William Ertle, President of Rockwell Laser Industries and IEC TC 76 Secretary explains that different wavelengths affect different areas of the eye. Long wavelength infrared lasers such as CO2 can cause severe skin burns. Laser equipment may also give rise to other hazards such as fire and electric shock. Lasers used in industrial applications generate thousands of watts and can start fires. Ertle stresses that in these instances lasers pose ancillary hazards; the primary beam is not bringing harm. And, the dangers come from users not properly trained. Joint efforts of IEC TC 76 and ISO (International Organization for Standardization) TCs have addressed laser guards.

A bright future

IEC TC 76 boasts members who work for manufacturers, testing labs, and for government safety organisations, such as the FDA. 'We're blessed with a committee of very bright people who respect each other very much and keep each other informed,' says Dennis, 'I'm proud to be associated with them.'

Dennis is also keen on liaising with other committees interested in laser applications. He'll have this chance in October 2010 when IEC TC 76 meets during the general meeting. IEC TC 76 primarily develops horizontal Standards, which means they apply to all lasers no matter the use, industrial welding, drilling, medical settings, laser light shows, laser printers, and so on. Many other committees develop Standards for particular types of products that may contain lasers. Meeting with such committees will help foster understanding.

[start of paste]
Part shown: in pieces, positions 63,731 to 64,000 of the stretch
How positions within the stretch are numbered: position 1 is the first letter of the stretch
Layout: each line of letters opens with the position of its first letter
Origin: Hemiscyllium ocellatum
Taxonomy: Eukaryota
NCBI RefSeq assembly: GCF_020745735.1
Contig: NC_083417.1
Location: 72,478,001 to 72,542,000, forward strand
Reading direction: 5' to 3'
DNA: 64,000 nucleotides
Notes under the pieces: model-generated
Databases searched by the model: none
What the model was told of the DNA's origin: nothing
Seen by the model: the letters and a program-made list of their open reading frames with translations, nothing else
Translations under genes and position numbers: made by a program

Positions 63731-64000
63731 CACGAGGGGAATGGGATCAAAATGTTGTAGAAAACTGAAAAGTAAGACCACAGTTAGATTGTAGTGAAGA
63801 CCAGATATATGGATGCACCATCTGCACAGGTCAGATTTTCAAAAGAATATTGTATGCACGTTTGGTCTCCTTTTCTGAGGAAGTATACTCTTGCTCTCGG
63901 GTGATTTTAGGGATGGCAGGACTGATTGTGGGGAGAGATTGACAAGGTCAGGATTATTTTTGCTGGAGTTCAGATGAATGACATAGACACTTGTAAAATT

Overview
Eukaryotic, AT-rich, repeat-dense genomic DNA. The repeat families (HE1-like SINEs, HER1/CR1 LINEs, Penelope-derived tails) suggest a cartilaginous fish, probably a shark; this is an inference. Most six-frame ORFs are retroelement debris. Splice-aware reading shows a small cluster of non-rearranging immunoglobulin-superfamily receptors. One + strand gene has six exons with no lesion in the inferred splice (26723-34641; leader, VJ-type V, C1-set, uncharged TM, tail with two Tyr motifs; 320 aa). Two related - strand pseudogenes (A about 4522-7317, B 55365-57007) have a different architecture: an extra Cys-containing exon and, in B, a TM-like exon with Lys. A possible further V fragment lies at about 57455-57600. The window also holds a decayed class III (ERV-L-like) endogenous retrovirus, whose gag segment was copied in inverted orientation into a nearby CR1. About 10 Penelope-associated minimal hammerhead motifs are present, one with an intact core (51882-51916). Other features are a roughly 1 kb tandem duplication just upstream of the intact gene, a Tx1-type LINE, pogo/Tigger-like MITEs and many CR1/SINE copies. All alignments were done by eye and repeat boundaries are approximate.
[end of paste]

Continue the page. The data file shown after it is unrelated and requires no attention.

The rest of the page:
'We're just overjoyed that we've been invited to the general meeting this year because it gives our technical experts an opportunity to meet with experts from other committees including fibreoptic communications, and medical equipment and consumer products,' says Dennis.

In the meantime IEC TC 76 has just re-approved its Standard for fiberoptic communications and is simplifying labelling to accommodate multilingual users. 'We hope that Standards remove some of the mystery surrounding lasers and recognise that these products are under the control of Standards,' says Dennis. 'Where there's a hazard, it's not hidden.'

'It's not all Buck Rogers.'

By Jeanne Erdmann and reprinted with permission from IEC e-tech April 2010.

Related Standards

  • IEC 60825-1 Safety of laser products – Part 1: Equipment classification and requirements
  • IEC 60825-2 Safety of laser products – Part 2: Safety of optical fibre communication systems
  • IEC 60825-4 Safety of laser products – Part 4: Laser guards
  • IEC 60825-12 Safety of laser products – Part 12: Safety of free space optical communication systems used for transmission of information

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Published in energy.